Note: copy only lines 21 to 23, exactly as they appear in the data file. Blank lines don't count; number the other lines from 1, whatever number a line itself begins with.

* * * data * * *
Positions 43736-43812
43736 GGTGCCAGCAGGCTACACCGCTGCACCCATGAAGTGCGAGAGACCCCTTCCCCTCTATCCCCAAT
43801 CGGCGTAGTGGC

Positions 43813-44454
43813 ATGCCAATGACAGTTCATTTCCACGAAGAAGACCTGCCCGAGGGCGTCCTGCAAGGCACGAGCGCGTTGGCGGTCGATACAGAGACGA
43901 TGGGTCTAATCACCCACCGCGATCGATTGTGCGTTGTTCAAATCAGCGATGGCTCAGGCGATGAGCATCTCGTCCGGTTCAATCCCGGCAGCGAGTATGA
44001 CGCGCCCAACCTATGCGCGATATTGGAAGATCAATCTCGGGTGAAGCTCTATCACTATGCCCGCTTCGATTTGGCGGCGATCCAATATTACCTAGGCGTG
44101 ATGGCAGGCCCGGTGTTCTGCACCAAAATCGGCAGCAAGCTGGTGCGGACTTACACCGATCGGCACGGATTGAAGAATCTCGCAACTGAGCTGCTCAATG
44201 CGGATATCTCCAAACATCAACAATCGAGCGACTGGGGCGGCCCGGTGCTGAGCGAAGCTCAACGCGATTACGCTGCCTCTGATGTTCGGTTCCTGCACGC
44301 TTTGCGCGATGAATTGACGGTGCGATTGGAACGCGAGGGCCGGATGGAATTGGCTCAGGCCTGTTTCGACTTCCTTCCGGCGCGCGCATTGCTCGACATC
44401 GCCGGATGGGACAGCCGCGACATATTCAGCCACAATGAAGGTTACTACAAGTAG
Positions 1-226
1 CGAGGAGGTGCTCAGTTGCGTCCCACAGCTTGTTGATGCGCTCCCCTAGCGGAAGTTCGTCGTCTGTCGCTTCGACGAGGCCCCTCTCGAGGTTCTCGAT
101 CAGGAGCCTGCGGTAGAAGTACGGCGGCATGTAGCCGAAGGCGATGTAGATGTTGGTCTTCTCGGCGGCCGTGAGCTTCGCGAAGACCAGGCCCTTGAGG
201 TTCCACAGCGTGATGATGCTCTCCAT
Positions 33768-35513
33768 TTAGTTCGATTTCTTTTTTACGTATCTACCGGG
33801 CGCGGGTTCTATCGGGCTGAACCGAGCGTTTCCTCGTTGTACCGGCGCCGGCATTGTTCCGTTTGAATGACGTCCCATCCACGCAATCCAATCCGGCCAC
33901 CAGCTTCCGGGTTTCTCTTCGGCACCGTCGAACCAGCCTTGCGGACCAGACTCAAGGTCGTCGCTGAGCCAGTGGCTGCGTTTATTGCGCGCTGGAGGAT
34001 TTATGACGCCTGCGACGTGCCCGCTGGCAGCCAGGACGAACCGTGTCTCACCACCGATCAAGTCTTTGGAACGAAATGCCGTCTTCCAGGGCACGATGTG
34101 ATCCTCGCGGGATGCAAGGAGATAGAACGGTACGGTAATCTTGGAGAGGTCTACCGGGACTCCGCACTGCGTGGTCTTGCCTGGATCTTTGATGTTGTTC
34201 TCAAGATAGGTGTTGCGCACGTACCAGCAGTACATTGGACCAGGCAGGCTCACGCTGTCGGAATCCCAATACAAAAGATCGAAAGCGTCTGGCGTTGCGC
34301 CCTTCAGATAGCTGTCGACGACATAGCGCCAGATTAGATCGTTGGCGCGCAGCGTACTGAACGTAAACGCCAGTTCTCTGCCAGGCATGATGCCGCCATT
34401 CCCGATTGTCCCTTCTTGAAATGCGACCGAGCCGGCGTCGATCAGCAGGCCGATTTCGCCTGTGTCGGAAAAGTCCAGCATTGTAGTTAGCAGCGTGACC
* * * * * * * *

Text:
34101 ATCCTCGCGGGATGCAAGGAGATAGAACGGTACGGTAATCTTGGAGAGGTCTACCGGGACTCCGCACTGCGTGGTCTTGCCTGGATCTTTGATGTTGTTC
34201 TCAAGATAGGTGTTGCGCACGTACCAGCAGTACATTGGACCAGGCAGGCTCACGCTGTCGGAATCCCAATACAAAAGATCGAAAGCGTCTGGCGTTGCGC
34301 CCTTCAGATAGCTGTCGACGACATAGCGCCAGATTAGATCGTTGGCGCGCAGCGTACTGAACGTAAACGCCAGTTCTCTGCCAGGCATGATGCCGCCATT